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Q&A With Nardelli's Grinder Shoppe Owners on 90th Anniversary

Local business has a feel good story to tell in a tough economy.

 

Nardelli's Grinder Shoppe just celebrated its 90th year in business. Here at Patch, we believe that is a great feat and something worth our readers' time. So we sat down with the three Nardelli siblings, who oversee the business, to discuss everything from what makes them successful and how many more shops will they open to what it's like working so closely with your siblings. 

The following is from our recent conversation with Diane Troiano Nardelli, Marco Nardelli and Tony Nardelli. 

What are your general feelings about this being your 90th year in business?

 Typically second generation is where it ends at some point. The third generation is not common at all. So we’re proud of it. – Tony

Do you think there will be a fourth generation?

Tradition is very important to us. We have to do our job, we’re going to pass it along, and hopefully they will do their jobs. - Tony

What makes you want to get up and do this every day?

We have a huge sense of pride. And I also think our parents instilled a great work ethic and also were very proud of what they’ve done. So it’s nice to see us move forward. And hopefully there will be a fourth generation. – Diane 

It’s nice when you’re a business owner. What you put into it, you get out of it, rather than the bureaucracy of corporate. – Marco 

What is some advice you could give people who want to go into business? 

Never take your customers for granted. We treat it as if it’s the first time our customers are walking through the door. …There is a lot of competition; there are a lot of eateries. They chose you; they chose you for a reason. And don’t take that for granted. Keep your standards high, keep your customer service great, keep the place clean, and people appreciate that. – Marco

Why did you decide to franchise? (Note: Nardelli’s has two family locations in Naugatuck and Waterbury, while franchisees own Nardelli’s stores in Oxford, Southbury, Danbury, Middletown and a second store in Waterbury.)

We thought it was the best way to expand the brand. Franchisees come in as an owner. We find their heart is more into it as an owner. – Tony

People appreciate the franchisee opportunity because to do a startup is very difficult today. It takes at least two years to build your customer base, and with us, you’re already established. – Marco

How many more franchises can we expect?

We have two new locations that hopefully will be opening by the end of the year. We can’t talk about it at this point because the leases have not been signed. But we hope to have an announcement within the next month or so. - Marco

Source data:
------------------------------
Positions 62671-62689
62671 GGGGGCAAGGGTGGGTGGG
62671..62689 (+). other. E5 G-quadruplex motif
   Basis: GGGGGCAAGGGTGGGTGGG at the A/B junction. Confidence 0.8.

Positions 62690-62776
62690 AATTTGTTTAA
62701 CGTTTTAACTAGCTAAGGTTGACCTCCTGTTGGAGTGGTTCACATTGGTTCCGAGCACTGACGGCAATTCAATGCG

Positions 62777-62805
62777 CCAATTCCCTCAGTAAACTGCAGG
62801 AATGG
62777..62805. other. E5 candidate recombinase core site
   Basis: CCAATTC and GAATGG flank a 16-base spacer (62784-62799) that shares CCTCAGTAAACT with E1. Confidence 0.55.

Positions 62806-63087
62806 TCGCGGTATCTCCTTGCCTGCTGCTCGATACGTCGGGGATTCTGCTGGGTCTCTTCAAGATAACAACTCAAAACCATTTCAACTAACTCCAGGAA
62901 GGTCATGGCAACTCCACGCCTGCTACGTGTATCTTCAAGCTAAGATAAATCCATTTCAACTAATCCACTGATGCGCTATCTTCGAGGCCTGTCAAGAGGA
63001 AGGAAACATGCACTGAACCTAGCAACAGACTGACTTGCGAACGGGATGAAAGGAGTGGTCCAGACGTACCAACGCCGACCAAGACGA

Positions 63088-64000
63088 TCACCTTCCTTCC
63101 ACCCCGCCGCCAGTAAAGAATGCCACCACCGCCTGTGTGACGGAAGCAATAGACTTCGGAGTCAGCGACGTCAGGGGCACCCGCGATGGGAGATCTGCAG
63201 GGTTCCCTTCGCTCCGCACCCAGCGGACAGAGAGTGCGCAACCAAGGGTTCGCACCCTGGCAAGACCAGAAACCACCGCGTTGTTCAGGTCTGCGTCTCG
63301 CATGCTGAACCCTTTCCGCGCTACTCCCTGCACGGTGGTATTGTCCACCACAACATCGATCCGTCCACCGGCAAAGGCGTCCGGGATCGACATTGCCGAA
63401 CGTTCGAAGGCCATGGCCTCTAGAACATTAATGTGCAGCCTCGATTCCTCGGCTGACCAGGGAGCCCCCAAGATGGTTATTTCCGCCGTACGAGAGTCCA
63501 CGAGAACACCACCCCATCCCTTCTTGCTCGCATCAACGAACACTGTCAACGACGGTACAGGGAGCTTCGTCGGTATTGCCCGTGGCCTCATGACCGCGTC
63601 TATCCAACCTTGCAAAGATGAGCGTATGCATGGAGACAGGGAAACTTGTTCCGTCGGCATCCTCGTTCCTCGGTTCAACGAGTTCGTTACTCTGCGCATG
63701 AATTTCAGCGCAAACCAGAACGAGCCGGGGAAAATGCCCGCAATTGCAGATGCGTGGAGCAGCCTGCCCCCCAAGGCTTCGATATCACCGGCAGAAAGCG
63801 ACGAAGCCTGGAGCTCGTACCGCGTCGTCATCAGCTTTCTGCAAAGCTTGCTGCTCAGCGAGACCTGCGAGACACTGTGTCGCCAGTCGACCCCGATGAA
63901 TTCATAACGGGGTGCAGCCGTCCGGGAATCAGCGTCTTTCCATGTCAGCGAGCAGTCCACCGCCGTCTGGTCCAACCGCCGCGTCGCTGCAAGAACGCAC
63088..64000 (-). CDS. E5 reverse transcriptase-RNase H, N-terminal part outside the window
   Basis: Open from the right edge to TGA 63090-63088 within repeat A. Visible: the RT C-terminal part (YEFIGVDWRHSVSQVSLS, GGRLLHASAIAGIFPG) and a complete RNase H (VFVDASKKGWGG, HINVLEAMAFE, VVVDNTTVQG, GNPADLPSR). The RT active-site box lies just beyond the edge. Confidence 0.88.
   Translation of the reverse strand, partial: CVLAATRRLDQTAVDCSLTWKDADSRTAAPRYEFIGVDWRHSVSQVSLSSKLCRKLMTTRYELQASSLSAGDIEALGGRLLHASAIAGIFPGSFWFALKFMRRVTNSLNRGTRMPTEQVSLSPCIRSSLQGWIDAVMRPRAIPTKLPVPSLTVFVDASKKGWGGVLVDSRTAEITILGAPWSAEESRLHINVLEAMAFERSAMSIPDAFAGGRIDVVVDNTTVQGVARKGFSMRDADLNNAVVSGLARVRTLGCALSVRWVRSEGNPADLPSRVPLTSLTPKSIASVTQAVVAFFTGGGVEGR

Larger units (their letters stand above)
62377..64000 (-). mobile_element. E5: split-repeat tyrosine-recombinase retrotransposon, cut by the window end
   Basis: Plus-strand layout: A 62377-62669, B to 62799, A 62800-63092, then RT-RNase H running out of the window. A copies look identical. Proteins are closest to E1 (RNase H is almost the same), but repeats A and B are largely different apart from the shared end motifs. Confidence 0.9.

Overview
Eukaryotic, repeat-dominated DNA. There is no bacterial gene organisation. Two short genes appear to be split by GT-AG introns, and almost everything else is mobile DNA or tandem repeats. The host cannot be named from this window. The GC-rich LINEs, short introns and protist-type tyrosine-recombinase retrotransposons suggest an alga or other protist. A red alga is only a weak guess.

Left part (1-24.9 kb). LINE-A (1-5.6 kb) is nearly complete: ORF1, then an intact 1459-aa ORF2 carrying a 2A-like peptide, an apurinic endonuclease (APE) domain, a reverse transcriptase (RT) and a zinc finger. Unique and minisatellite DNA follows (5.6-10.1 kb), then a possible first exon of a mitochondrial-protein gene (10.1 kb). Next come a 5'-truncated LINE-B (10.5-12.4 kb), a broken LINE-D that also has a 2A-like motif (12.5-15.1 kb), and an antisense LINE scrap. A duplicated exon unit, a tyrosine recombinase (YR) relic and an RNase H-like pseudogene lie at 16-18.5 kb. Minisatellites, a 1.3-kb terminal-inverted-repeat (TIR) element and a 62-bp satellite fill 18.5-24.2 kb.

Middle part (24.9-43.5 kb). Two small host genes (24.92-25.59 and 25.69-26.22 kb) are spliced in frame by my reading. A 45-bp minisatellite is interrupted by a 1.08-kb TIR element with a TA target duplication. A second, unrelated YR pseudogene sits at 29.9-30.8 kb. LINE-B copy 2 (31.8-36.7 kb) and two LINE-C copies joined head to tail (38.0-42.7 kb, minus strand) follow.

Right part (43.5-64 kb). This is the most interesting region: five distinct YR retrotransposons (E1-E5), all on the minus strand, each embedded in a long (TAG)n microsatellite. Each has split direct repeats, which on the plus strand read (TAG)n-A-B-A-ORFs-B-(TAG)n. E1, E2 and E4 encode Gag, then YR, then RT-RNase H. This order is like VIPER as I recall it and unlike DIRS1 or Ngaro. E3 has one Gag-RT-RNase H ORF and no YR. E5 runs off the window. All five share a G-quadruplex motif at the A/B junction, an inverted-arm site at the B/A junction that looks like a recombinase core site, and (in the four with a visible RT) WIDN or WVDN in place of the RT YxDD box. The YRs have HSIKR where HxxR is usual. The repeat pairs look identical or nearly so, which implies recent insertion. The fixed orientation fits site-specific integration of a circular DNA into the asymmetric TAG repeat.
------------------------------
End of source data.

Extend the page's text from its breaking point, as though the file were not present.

We’re going to revisit how many we have and how much we want to expand at the beginning of the new year. If you go too quick, sometimes that’s a problem. – Tony

We haven’t put a number on it. There are a lot of businesses out there who say we want to open 50 locations by the end of the year. We think that’s a huge mistake. We say let’s open one, two…so many at a time. Don’t put a time frame on it, however, see how they are performing, and take it from there. …If we expand too fast, we’re doing an injustice to the brand, we’re doing an injustice to the new location and we’re doing an injustice to our existing franchisees because they depend on the quality. – Marco

We’ve gotten a lot of inquiries out of the state of Connecticut. The reason we don’t leave the state is because we want the stores to be here close to us where we can give support as needed. – Marco

Is it tough working so closely with family?

We all have a common goal. We all know we’re passionate, so it works. - Diane

We have disagreements, and we have to make business decisions.  I think it makes for a healthy business. – Marco

Our mother (Rina) is still involved. She still oversees and develops new products. If something is out of place, she tells us and we address it right away. – Tony

We’re still learning from our mother every day. – Marco

Your business has always gotten local attention but it has also received a lot of attention on a state and national level in the past years. Why do you think that is? 

Being in a recession you hear all of these negative stories. I think people like our story because it’s a feel good story. We’ve done pretty well. We’re expanding; there are not a lot of businesses expanding today. I think that is why it captures people and it’s a feel good thing. - Marco 

Note: This is part 2 of 3. We plan to run a third part, a look back at the Nardelli's franchise in photos, over the weekend.

Read Part One of this story here.

Click here to view the Nardelli's website.

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